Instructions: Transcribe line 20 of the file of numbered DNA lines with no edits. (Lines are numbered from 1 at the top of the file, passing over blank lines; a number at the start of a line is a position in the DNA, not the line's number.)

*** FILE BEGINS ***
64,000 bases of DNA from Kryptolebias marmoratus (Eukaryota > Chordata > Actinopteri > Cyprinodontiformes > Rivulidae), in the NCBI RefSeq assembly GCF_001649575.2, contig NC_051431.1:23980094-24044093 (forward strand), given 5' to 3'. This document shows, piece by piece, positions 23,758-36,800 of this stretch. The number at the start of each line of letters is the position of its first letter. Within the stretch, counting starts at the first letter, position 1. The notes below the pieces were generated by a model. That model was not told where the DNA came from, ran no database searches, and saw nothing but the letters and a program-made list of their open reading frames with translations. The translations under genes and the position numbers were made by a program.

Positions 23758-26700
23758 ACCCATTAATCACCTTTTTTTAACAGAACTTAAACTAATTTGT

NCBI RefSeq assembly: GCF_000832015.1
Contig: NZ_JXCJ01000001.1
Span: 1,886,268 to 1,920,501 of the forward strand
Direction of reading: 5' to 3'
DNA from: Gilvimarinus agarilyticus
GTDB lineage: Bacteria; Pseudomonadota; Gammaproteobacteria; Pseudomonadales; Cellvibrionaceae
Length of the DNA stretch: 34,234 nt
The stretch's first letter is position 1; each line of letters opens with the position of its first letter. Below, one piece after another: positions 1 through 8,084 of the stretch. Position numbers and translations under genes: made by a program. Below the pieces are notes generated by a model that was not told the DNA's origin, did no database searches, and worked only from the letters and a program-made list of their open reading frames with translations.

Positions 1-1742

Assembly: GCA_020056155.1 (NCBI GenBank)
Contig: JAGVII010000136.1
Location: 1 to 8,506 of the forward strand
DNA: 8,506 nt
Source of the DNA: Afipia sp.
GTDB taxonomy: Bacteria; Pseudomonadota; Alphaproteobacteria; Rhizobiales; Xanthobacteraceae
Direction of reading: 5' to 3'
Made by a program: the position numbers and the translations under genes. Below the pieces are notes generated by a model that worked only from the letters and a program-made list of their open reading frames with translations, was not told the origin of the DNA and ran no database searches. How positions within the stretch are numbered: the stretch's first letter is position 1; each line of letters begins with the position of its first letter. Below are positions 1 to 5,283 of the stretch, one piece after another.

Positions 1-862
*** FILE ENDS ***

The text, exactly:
Made by a program: the position numbers and the translations under genes. Below the pieces are notes generated by a model that worked only from the letters and a program-made list of their open reading frames with translations, was not told the origin of the DNA and ran no database searches. How positions within the stretch are numbered: the stretch's first letter is position 1; each line of letters begins with the position of its first letter. Below are positions 1 to 5,283 of the stretch, one piece after another.